UPDATE: Bill Easing PPP Loan Restrictions Signed into Law

Legislation allows a greater percentage of loan proceeds to pay for non-payroll expenses, proceeds to be spent for much longer than 8 weeks, extends repayment period if not forgiven

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Gage Skidmore

UPDATE 6/5/2020 11 AM: MarketWatch reports President Trump signed into law a bill on Friday that eases conditions for small businesses tapping the government’s Paycheck Protection Program, with his OK coming after the measure scored broad support from lawmakers.

UPDATE 6/3/2020 7 PM: RollCall.com reports Mitch McConnell got the unanimous consent he hoped the Senate would use to approve House bill H.R. 7010 designed to encourage flagging applications to the previously very popular Paycheck Protection Program loans, part of the original coronavirus support legislation. The bill would not add funds to the program, which has issued $510.3 billion in loans so far out of the $660 billion available. 

Senate Majority Leader Mitch McConnell (R-KY) on Monday hoped “the Senate will soon take up and pass legislation that just passed the House” designed to loosen restrictions on how loans provided small business through the coronavirus Paycheck Protection Program can be spent, repaid and forgiven. Demand for the incredibly popular loans has eased as shifting guidance on how they are to be forgiven or repaid has shifted small business owners' attention from the loans' rewards to their risks.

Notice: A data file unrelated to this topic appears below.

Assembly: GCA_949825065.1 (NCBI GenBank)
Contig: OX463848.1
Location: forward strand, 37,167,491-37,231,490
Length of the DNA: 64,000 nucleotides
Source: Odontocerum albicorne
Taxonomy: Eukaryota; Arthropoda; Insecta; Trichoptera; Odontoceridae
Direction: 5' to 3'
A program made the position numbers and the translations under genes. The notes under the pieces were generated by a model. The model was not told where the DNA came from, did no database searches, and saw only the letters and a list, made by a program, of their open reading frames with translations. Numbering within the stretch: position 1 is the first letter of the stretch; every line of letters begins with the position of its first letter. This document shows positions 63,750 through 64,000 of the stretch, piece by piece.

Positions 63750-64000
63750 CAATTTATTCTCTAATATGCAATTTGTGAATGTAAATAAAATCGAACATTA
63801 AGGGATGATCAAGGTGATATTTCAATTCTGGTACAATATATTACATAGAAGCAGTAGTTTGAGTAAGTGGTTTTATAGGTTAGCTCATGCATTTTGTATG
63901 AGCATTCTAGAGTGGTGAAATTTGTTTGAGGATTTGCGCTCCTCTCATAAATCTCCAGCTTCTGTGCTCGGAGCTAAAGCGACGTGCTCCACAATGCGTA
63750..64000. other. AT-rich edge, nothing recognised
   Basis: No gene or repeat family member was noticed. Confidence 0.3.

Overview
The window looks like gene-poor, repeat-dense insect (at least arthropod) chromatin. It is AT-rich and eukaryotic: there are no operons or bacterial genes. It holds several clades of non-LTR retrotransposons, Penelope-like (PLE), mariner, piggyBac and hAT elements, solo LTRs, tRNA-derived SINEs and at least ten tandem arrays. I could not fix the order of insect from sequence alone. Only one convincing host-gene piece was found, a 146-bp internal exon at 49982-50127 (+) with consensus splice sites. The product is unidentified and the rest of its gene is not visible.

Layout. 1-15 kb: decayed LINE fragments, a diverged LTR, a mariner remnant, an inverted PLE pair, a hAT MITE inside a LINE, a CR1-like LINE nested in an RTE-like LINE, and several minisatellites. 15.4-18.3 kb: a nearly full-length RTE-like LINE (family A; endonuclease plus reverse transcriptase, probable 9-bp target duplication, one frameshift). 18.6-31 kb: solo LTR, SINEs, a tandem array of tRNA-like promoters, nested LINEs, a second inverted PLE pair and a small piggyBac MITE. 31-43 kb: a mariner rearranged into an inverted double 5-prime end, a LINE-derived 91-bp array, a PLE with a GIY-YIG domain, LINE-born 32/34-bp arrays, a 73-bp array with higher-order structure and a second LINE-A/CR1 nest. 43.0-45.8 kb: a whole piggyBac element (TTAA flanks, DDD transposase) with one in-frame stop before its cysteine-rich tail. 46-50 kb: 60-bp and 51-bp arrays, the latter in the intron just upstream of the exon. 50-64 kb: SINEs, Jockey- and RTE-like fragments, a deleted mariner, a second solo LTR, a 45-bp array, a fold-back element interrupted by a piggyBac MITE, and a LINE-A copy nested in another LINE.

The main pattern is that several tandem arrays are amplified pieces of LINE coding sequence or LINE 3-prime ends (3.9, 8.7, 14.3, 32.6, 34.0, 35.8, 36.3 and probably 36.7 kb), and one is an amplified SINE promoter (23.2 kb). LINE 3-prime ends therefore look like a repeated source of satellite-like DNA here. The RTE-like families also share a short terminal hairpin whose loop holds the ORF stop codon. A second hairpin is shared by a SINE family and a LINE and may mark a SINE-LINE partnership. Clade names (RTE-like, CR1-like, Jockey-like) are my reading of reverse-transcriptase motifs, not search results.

McConnell placed it on the Senate calendar, hoping for unanimous-consent passage to save valuable Senate time, but RollCall.com reports Senators Marco Rubio (R-FL), Mike Lee (R-UT) and Ron Johnson (R-WI) have held up passage by signaling desire to alter the bill.

Bloomberg.com says the bill (H.R. 7010) would extend the eight-week period when proceeds must be spent for loans to be forgiven to 24 weeks or until the end of the year, whichever comes first. Businesses would also have as long as five years, instead of two years, to repay any money owed if they don't qualify for loan forgiveness and could use 40% of loan proceeds on rent and other approved non-payroll expenses (the loans initially required 75% be spent on payroll). The House bill, H.R. 7010, would lower to 60% the current requirement that 75% of a loan be used on payroll.